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What are the Exposition and Climax of "A Sound of Thunder" by Ray Bradbury?

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ih8sabs1 | Student, Undergraduate | eNotes Newbie

Posted October 11, 2011 at 11:20 AM via web

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What are the Exposition and Climax of "A Sound of Thunder" by Ray Bradbury?

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litteacher8 | Middle School Teacher | (Level 1) Distinguished Educator

Posted October 11, 2011 at 11:32 AM (Answer #1)

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The exposition of a story is the beginning, where the characters and setting are introduced.  The climax of a story is the turning point, or the most exciting point.

I greatly enjoy this short story!  I always teach it this time of year.  My students always feel like they are “in the know” when they read this story and learn where the original butterfly effect came from!

The exposition of this story is where we learn when and where.  We learn who the characters are and what they are up to.  In this story, it is 2055 and time traveling is a form of entertainment.  Wealthy individuals can travel back to the time of the dinosaurs for hunting.  The rules are that they must stay on the path, because any interference with even the smallest thing in the past will influence the future.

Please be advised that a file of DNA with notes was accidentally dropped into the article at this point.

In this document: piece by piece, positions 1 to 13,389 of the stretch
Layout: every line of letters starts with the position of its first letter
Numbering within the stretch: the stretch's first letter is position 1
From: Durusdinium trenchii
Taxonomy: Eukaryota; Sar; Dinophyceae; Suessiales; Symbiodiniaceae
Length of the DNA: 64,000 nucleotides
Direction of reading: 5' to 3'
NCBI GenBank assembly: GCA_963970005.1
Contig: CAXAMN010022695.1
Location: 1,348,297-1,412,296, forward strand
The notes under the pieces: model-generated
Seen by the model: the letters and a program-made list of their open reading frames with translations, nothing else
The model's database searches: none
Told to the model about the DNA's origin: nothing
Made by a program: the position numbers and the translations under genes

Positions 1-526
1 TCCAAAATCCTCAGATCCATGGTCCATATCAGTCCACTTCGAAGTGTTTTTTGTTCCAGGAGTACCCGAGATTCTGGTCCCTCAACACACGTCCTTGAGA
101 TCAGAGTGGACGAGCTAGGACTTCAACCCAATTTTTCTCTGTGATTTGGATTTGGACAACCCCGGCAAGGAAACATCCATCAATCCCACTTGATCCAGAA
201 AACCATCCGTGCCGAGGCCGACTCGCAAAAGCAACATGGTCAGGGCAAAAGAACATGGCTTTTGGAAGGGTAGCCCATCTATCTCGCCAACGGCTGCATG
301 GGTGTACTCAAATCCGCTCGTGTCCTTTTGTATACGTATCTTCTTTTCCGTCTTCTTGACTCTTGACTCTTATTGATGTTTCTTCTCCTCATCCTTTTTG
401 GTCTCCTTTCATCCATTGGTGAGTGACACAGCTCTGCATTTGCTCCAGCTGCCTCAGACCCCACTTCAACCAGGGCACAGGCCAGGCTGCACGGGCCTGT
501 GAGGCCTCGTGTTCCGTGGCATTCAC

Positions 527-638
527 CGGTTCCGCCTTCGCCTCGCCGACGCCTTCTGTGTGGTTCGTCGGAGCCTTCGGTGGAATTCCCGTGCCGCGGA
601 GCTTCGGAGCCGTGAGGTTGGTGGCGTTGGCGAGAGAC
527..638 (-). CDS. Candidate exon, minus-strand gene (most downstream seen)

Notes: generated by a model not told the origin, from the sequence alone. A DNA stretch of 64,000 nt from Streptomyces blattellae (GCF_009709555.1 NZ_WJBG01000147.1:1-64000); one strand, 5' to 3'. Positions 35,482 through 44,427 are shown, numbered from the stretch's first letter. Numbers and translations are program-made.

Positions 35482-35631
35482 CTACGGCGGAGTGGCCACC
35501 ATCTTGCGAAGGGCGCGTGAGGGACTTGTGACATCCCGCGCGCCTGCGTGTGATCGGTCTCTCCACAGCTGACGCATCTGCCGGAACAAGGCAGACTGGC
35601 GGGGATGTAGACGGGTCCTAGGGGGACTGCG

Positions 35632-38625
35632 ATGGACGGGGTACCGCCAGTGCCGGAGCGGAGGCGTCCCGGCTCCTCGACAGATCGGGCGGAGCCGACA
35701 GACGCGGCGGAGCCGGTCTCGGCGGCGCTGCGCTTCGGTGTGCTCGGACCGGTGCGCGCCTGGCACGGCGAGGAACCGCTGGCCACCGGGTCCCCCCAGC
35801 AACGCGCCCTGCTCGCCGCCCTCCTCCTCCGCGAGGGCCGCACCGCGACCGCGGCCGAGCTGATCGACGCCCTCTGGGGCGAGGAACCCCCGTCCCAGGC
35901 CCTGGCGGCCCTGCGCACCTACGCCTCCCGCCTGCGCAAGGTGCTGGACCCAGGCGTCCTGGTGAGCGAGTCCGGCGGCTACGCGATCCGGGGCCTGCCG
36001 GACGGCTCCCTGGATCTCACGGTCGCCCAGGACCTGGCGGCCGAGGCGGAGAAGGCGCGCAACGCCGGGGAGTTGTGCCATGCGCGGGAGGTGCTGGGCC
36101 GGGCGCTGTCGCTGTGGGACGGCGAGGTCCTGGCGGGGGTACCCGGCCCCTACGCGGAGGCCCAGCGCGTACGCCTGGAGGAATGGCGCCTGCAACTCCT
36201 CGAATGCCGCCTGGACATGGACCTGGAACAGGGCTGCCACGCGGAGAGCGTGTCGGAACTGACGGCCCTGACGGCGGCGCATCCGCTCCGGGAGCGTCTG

The time travelers go on their journey and complete their hunt successfully, but when they return to the time machine they realize that one of them has stepped on a butterfly.  This is the “dunt, dunt, dunt!” moment when you realize that something about the future might have been changed.  This is the climax because from this point on, everything changes.  We know that things will be different.  It’s no longer just an innocent hunting mission to the past!

When they return to the future, they realize that there is a new president and the spelling of the message is different.  This is a hint that more has changed in the future, due to the butterfly effect!

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